“NICE JACKET!” I was bent over my travel bag in the Portland Airport, putting away my raincoat from the train ride, and realized the loud voice was talking to me.
I looked at my sleeve to see what I was wearing. My Boston Marathon jacket. The one I rarely wear because I don’t like to draw attention to myself.
An older woman and her husband stood just behind me. I noticed he was wearing the black version with green stripes. “I like yours better,” I told him.
“Really?” she said. “I love that blue color. What year did you run Boston? Actually, that’s my jacket. He wears it all the time, though.”
She was probably ten years older than me and didn’t seem like a runner, especially one who had run Boston. She asked me what other races I had run, which one was my favorite, how fast I was, how many miles I logged each week, on and on and on. She was like an avalanche of questions and words, and I couldn’t catch my breath.
She went on to say she hardly ran, she was slow, she wanted to run more, and did I live in Portland? I managed to tell her I had just run the Eugene half marathon and was flying home to Dallas.
“Oh! SO ARE WE!” Her husband grinned and remained silent. He hadn’t said a word the entire time.
I vowed not to sit next to them on the plane.
I didn’t see them again until we boarded. We flew Southwest Airlines, and I was in the last group to board. I grabbed a middle seat fairly close to the front of the plane, next to an elderly woman who looked confused when I asked if I could sit in the empty seat next to her. She made a feeble attempt to get up, decided against it, and gruffly said, “Slide across.”
I smiled at the talking woman and her husband as they passed on their way to the back of the plane.
I wasn’t being rude; I just wanted to read my Kindle and maybe sleep a little on the plane. I needed some time to think about the past week, the race in Eugene, and the time spent with my daughter. I wouldn’t see her again until her wedding in July.
There was a brief layover in Kansas City, and before we landed an announcement was made asking “the couple celebrating their thirty-seventh wedding anniversary” to please see one of the flight attendants before they left.
Thirty-seven years of marriage? Impressive.
When the plane landed, a flight attendant carried back a bottle of champagne to the couple celebrating their anniversary. Most of the people disembarked, and the passengers continuing on to Dallas moved up to the front of the plane. I slid over to the window seat and looked forward to stretching my legs and using the restroom before the plane reloaded.
The talking woman and her husband moved up and sat across the aisle from me. They were holding a bottle of champagne. They were the anniversary couple.
The elderly woman sitting next to me went to use the restroom. The talking woman and her husband asked if I would watch their things while they went to use the restroom as well. I said, sure, even though I needed to go myself. Surely there would be enough time before the next group of passengers boarded the plane.
I kept looking back at the restroom. Unfortunately for me it was a very quick turnover, and the first passengers made their way onto the plane before they returned.
The plane began filling up and the three travelers still weren’t back from the restroom. Person after person tried to sit in the aisle seat next to me, until I finally put the elderly woman’s travel bag in the seat. Over and over people asked who was sitting in the seats across the aisle. Again and again I had to explain that the seats were taken, the occupants were in the restroom.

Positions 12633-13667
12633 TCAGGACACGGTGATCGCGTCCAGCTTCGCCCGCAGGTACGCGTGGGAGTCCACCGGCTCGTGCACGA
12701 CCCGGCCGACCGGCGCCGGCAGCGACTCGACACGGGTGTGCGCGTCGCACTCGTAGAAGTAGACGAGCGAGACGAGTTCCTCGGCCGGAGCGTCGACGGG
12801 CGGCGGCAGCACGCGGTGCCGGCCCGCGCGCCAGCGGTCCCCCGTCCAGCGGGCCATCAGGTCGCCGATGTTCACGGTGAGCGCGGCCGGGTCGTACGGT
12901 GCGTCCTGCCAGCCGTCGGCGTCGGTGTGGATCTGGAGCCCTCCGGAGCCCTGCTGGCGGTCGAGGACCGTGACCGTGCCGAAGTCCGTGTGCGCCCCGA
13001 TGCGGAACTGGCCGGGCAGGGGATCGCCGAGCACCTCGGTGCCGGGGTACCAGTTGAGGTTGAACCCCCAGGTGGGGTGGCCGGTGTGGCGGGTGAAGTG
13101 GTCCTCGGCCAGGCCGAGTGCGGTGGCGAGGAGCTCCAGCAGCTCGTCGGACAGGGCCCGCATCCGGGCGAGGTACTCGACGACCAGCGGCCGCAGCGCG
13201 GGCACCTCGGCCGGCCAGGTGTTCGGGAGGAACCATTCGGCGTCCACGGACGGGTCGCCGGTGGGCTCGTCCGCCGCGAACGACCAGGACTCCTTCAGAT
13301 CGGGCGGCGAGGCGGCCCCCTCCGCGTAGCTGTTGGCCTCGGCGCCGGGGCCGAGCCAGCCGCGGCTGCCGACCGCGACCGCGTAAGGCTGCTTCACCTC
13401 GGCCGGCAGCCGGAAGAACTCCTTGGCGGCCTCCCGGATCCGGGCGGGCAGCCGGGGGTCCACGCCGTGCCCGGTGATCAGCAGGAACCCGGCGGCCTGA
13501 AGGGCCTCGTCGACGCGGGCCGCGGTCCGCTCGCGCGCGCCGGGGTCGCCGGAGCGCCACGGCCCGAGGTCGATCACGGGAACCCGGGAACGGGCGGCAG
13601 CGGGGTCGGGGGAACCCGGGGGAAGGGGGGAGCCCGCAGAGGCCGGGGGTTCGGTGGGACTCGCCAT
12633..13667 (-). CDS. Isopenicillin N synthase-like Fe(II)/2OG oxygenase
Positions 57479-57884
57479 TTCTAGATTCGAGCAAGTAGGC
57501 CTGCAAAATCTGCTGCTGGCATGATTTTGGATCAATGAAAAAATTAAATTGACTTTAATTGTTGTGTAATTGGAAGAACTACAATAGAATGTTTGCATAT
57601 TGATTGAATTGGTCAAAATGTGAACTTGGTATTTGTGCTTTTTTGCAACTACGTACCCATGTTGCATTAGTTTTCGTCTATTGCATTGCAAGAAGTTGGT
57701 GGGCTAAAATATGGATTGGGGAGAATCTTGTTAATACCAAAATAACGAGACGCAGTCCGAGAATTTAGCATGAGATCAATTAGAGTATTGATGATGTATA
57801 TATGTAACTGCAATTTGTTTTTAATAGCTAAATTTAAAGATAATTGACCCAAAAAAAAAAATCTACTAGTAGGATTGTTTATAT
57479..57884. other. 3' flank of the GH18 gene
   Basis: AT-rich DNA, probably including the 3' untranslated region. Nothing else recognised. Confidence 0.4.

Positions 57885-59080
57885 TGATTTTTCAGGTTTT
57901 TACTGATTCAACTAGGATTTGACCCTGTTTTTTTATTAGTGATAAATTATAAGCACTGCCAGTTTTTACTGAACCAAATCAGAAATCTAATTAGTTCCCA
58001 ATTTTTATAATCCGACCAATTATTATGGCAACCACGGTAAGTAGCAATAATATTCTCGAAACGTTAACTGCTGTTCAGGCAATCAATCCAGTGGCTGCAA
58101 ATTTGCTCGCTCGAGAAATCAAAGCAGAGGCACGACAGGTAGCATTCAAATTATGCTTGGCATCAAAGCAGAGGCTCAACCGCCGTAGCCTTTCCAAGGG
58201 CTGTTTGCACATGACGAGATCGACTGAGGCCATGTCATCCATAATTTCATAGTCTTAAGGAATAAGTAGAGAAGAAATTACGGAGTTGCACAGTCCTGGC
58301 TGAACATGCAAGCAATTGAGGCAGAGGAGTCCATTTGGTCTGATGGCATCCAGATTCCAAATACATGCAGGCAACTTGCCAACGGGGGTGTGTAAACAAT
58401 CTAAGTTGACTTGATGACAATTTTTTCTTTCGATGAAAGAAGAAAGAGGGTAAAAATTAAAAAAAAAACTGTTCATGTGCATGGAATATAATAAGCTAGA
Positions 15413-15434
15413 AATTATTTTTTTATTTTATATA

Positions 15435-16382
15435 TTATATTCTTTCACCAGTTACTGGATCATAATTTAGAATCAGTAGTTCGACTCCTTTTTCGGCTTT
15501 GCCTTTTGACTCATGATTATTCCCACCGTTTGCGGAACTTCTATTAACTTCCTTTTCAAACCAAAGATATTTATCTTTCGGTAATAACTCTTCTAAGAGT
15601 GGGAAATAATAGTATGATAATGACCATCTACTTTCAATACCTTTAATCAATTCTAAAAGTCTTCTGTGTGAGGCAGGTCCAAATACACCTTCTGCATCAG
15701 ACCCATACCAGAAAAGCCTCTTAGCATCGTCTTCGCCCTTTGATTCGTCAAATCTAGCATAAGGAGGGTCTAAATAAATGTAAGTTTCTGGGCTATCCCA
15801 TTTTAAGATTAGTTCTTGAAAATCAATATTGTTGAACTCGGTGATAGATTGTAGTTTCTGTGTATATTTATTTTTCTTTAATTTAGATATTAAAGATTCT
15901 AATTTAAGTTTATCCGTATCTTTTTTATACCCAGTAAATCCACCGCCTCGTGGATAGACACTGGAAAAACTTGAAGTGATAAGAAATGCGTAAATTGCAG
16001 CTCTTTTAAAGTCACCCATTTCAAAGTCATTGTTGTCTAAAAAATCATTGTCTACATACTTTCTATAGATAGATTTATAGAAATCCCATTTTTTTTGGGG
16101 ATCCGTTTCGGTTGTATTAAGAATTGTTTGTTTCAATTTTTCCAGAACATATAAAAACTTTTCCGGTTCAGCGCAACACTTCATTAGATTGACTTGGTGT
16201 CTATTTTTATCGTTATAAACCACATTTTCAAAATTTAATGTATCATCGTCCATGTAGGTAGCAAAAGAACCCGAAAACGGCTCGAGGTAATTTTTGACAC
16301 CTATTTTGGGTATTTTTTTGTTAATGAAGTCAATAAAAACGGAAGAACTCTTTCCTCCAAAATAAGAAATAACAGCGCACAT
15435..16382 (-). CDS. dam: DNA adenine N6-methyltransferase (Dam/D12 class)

It was stressful. I repeatedly got an irritated scowl when I told someone the seats were already taken. People looked at me as if I wasn’t telling the truth, as if I was somehow cheating or breaking the rules. The man behind me laughed and said, “You’ve got a tough job!” How did I get this job anyway???
Finally, the plane was full, and the three passengers came back to claim their seats, oblivious to the stir their empty seats caused. The woman next to me asked why her bag was in her seat, and I patiently explained that I put it there because people kept trying to sit in her seat. She smirked but didn’t thank me.
The talking woman and her husband settled in and immediately started up a conversation with the young businessman next to them. He had earlier asked me who was sitting in their seats, and frowned when I told him they were taken, as if it was my fault his business partner couldn’t sit next to him.
I never made it to the restroom during the flight. I was too worn out from saving the three seats to squeeze past the two pairs of legs next to me. I was ready to be home.
Just before we landed I saw the young businessman looking at the label on the bottle of champagne, discussing it with the talking woman and her husband. I watched them from my seat, thinking what a nice thing it was that the flight attendants had given them a gift for their anniversary.
And then, incredulously, I watched as the young businessman stood up and walked off the plane with the bottle of champagne still in hand.
I hadn’t expected or wanted that bottle of champagne until it was given away. The young businessman had done nothing other than sit next to the talking woman and her husband–and he walked away with an unearned prize.
Which is exactly why I didn’t deserve the bottle of champagne.
Instant karma. If I couldn’t do a good deed without the expectation of getting something out of it, especially from someone I found irritating and a bit of a nuisance, then I certainly didn’t deserve to be rewarded.
Even if the reward was an expensive bottle of champagne.